Business as usual for Qatar — but at what cost?

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DUBAI: On the face of it, it looks like business as usual for Qatar despite the travel and economic boycott imposed by some of its Arab neighbors because of its alleged support for terrorism and close relationship with Iran.

The country, which has faced sanctions from Saudi Arabia, the UAE, Bahrain and Egypt since June, announced a budget for 2018 that projects a marginal fall in deficit, from a forecast 28.4 billion riyals ($7.8 billion) this year to 28.1 billion riyals next.

Government expenditure is expected to rise 2.4 percent, to 203.2 billion riyals, but revenue will also increase slightly, by 2.9 percent to 175.1 billion riyals, driven by non-energy income, the government said. The resulting deficit will be financed largely through debt sales, Finance Minister Ali Sharif Al-Emadi said.

Some might even find some cause for relief in the projected figures, as ruler Sheikh Tamim bin Hamad Al-Thani did when he stated that the country had absorbed the summer shock of the sanctions and was now moving to speed up economic and legal reforms that would help the economy grow.

Gross domestic product is forecast to grow between 2.5 percent and 3 percent in 2018, the finance minister said recently.
Economist Nasser Saidi called the budget “conservative and realistic,” noting that the forecasts are made on the assumption of $45 per barrel of oil, much lower than current prices.

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He added that the level of support given to markets and the banking sector this year would not need to be repeated next, and that the “adjustment to logistics” — disruption to trade, travel and tourism — has already been borne in 2017.

The Qatar economy seems to have steadied after the summer shock, but that has come at a price. Qatar has big financial reserves in its banking system and sovereign wealth funds, which have been drawn down as the confrontation became prolonged. Moody’s, the ratings agency, said that the country injected $40 billion into the economy out of total reserves of $340 billion in the first two months of the confrontation.

The country lost substantial chunks of foreign financial business after June, and there is no sign of it coming back any time soon. Fitch, another ratings agency, said overseas customer deposits had fallen from 25 percent to around 18 percent of all bank deposits in the first two months.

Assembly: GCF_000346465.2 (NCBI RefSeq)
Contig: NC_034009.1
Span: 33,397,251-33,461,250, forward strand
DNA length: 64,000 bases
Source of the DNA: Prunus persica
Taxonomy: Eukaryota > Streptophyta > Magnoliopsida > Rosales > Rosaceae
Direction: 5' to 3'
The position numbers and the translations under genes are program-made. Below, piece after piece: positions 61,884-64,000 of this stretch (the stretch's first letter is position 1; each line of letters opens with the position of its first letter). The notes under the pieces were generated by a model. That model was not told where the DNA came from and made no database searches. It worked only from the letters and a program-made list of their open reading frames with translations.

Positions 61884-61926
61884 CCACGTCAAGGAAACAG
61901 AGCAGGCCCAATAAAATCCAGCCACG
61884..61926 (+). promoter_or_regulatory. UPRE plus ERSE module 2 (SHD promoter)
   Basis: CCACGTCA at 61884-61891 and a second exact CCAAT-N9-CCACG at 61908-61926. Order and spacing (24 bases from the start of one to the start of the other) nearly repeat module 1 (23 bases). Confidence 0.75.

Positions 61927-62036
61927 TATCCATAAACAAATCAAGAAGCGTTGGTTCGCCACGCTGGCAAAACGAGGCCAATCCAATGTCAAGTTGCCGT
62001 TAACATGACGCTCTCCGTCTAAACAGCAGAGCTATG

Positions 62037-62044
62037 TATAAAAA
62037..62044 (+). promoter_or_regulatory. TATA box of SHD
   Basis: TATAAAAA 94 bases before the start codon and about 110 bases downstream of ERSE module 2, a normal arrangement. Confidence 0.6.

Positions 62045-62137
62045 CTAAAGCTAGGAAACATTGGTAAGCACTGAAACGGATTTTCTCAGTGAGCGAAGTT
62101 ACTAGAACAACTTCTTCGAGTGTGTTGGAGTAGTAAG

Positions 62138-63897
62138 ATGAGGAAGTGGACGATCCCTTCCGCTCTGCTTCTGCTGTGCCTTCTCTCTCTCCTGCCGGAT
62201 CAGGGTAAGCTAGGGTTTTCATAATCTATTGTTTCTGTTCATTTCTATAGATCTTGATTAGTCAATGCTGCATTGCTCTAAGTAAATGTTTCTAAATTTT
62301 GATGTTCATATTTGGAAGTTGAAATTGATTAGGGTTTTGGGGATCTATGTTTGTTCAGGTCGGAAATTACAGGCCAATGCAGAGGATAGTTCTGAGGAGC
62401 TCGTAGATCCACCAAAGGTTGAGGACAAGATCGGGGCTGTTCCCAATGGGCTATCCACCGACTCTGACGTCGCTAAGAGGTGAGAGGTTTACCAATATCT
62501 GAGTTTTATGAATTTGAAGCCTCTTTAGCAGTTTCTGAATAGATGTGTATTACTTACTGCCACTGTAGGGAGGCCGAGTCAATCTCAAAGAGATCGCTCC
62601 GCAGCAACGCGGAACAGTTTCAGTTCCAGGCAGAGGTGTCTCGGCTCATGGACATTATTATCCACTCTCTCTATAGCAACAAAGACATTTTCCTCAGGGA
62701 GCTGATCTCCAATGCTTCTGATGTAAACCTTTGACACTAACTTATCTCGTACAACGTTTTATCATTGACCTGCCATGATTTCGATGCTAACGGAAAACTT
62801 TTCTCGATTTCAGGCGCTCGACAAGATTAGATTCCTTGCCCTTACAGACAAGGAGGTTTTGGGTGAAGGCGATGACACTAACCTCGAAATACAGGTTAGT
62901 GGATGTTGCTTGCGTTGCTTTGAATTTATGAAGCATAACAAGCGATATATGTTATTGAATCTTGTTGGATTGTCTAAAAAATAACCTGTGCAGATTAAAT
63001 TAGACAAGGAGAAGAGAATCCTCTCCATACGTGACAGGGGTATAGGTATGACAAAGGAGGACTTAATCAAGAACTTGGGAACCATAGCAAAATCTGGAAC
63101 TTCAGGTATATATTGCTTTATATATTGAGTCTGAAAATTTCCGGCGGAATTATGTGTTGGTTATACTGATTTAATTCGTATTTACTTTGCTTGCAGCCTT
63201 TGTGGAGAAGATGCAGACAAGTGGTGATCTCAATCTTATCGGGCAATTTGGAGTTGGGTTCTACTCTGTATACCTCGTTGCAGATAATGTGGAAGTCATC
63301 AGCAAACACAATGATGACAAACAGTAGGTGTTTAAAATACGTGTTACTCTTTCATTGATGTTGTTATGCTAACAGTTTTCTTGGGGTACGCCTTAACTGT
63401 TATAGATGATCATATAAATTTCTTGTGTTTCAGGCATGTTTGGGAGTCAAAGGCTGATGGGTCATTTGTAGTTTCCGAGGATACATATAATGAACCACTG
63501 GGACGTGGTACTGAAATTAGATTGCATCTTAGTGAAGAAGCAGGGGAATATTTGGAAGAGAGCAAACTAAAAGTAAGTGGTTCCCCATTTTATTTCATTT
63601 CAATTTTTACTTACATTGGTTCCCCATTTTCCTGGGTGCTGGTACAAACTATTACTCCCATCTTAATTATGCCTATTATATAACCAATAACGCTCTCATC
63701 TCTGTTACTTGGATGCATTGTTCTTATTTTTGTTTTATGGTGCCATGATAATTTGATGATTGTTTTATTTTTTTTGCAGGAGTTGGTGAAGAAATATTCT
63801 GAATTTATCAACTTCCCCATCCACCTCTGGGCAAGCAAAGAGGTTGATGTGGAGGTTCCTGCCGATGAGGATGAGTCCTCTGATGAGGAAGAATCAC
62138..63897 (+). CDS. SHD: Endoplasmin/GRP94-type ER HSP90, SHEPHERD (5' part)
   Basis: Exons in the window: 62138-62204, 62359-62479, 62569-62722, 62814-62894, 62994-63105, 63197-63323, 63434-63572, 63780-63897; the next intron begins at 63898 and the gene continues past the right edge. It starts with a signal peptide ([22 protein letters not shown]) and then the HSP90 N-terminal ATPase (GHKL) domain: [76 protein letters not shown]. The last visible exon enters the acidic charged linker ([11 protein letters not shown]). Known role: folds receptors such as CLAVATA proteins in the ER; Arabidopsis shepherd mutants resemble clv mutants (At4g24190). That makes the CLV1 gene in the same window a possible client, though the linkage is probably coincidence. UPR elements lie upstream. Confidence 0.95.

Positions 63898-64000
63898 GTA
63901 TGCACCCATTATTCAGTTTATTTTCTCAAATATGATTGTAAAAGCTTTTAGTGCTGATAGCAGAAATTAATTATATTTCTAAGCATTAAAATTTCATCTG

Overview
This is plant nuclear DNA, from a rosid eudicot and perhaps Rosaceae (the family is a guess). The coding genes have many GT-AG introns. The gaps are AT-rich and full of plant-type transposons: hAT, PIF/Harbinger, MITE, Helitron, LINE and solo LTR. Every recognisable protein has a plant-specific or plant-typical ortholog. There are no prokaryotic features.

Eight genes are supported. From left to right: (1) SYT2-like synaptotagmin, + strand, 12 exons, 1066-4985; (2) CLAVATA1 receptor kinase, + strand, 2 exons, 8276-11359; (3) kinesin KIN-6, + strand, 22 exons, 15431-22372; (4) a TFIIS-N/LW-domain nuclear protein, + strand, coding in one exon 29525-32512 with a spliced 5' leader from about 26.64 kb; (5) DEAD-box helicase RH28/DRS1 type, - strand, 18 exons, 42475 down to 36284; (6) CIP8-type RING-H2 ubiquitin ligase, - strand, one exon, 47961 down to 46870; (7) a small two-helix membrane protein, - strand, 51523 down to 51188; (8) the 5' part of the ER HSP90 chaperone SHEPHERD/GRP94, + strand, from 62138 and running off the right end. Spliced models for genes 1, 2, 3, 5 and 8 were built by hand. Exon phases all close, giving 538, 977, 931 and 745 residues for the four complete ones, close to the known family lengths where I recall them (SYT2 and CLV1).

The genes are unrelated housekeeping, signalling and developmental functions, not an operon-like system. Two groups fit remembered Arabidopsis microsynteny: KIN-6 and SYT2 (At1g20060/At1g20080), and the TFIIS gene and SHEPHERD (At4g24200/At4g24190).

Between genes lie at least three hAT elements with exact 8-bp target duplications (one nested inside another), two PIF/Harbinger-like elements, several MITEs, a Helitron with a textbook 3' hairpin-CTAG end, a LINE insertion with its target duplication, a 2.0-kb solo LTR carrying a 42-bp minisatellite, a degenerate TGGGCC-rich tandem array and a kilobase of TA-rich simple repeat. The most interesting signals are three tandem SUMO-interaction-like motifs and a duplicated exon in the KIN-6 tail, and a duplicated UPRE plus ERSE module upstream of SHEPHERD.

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The country is having to spend from its own resources to make up for the uncertainties of the global investment community about the future.
Levels of foreign reserves, which dropped sharply immediately after the confrontation began, have been volatile ever since. Reserves and liquidity fell significantly in September but recovered some ground according to the most recent figures, for October. However, some economists were confused by what looked like an accounting change.

The global financial community is still negative about the country’s creditworthiness. Moody’s said that Qatar faces large economic, social and financial costs from the dispute. Standard & Poor’s recently reiterated its negative outlook for the economy, expecting the sanctions to slow economic growth and hamper its fiscal performance.

Other experts say that the situation could get worse, pointing out that Saudi Arabia and the UAE have not yet used the full range of financial sanctions against Qatar, and that there are still considerable and unpredictable items of expenditure looming next year, like the cost of the ongoing preparations for the 2022 FIFA World Cup. “(Qatar) would be substantially better off if the sanctions were removed,” said Saidi.

Source Credit: Arab News


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